Cypriot leaders are meeting again Friday in another attempt to raise $7.5 billion by Monday, which is the deadline set by the European Union as a condition for extending a bailout package to the indebted island.
The European Union, The European Central Bank and the International Monetary Fund have agreed to give Cyprus a $13 billion bailout to save it from defaulting on its debt. But they want the government to secure the rest of the funds needed to support Cyprus's failing banks.
After the parliament this week rejected the unpopular idea to raise the money by taxing some deposits in the banks, Cypriot leaders were faced with finding other ways to secure the emergency funding from international lenders.
On Thursday, officials discussed restructuring the country's debt-ridden banks and raising money from domestic sources, such as pension funds and the subsidiaries of foreign banks operating on the island.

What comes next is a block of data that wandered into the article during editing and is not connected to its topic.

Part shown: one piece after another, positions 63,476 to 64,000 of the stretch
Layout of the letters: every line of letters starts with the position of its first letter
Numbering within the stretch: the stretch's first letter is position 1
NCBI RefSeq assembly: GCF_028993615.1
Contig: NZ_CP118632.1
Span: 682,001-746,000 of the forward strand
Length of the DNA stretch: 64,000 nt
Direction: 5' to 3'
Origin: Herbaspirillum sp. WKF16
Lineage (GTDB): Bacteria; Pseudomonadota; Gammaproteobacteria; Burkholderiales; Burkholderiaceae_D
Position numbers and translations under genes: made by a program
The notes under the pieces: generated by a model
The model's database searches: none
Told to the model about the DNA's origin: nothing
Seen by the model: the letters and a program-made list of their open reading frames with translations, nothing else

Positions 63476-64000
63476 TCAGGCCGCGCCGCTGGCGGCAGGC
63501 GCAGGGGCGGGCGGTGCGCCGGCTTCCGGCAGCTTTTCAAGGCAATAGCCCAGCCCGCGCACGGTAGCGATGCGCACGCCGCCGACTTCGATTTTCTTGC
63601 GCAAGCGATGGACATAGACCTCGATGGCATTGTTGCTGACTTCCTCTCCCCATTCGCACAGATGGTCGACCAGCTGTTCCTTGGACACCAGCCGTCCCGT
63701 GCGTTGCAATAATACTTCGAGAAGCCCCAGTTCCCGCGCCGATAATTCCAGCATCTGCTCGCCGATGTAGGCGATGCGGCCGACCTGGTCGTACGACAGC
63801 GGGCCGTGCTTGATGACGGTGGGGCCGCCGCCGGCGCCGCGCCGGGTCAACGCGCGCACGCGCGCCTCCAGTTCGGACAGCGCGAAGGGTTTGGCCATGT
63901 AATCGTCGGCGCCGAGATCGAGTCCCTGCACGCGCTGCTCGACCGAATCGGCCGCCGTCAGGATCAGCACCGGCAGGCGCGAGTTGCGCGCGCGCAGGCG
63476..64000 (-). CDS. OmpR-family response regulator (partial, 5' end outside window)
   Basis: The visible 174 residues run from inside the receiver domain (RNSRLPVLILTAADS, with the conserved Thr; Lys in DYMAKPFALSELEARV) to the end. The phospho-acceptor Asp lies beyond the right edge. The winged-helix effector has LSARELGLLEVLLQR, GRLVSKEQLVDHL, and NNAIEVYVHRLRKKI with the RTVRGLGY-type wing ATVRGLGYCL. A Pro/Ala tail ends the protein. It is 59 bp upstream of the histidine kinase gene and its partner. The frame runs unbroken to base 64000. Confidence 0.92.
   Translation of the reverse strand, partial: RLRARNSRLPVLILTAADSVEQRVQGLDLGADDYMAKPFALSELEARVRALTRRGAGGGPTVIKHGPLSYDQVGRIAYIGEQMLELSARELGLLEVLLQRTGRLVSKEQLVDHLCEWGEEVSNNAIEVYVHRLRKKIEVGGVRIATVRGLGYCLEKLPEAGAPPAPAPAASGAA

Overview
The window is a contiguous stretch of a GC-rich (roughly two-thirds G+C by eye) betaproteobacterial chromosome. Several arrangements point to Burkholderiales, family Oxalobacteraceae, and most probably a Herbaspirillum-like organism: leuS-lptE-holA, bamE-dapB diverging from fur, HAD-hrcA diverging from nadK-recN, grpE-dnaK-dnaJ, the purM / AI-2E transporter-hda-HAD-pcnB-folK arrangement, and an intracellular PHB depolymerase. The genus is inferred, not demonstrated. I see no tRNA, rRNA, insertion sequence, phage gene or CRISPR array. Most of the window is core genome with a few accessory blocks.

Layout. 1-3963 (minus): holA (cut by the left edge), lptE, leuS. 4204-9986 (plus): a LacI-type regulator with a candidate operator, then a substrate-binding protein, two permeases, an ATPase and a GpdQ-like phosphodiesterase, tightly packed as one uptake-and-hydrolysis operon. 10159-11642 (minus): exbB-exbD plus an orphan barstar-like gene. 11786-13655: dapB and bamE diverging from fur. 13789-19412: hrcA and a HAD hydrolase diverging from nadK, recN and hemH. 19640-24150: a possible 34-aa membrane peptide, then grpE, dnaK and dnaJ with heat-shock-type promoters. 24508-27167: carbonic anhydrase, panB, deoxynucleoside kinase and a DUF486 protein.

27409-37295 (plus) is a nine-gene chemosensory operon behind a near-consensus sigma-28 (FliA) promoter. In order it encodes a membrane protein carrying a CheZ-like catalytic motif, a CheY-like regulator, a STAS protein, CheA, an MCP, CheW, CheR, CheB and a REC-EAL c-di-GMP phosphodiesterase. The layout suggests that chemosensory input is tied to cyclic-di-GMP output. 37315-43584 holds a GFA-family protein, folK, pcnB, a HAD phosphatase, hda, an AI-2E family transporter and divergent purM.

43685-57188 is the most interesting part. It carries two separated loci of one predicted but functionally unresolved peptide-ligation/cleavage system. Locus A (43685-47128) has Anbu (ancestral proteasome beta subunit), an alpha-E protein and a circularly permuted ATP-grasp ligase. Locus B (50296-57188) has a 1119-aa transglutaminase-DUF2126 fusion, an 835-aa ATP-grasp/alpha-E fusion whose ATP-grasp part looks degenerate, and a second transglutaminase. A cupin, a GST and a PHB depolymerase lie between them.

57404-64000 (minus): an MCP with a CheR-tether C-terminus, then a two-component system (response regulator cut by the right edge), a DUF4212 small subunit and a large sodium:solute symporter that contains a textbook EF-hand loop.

Meanwhile, finance officials approached Russian leaders for possible new funding. Many Russian businessmen have accounts in Cypriot banks.
If unable to raise funds, the island may be pushed out of Europe's common currency zone.
The island's banks are closed until Tuesday to prevent panicked investors from withdrawing large sums. But anxious depositors lined up outside automated teller machines to take out limited amounts.
One leader of the country's ruling Democratic Party, Averof Neophytou, said he thinks a solution will be reached.
"We are working very hard. There is only one target, to save our economy and our country. I believe that the political parties will show the necessary responsibility for the survival of the Cypriot economy."
If it eventually secures a bailout, Cyprus is planning on using much of the money to refund its beleaguered banks that have been weighed down with losses on Greek government bonds that were reduced in value to help resolve the Athens debt crisis.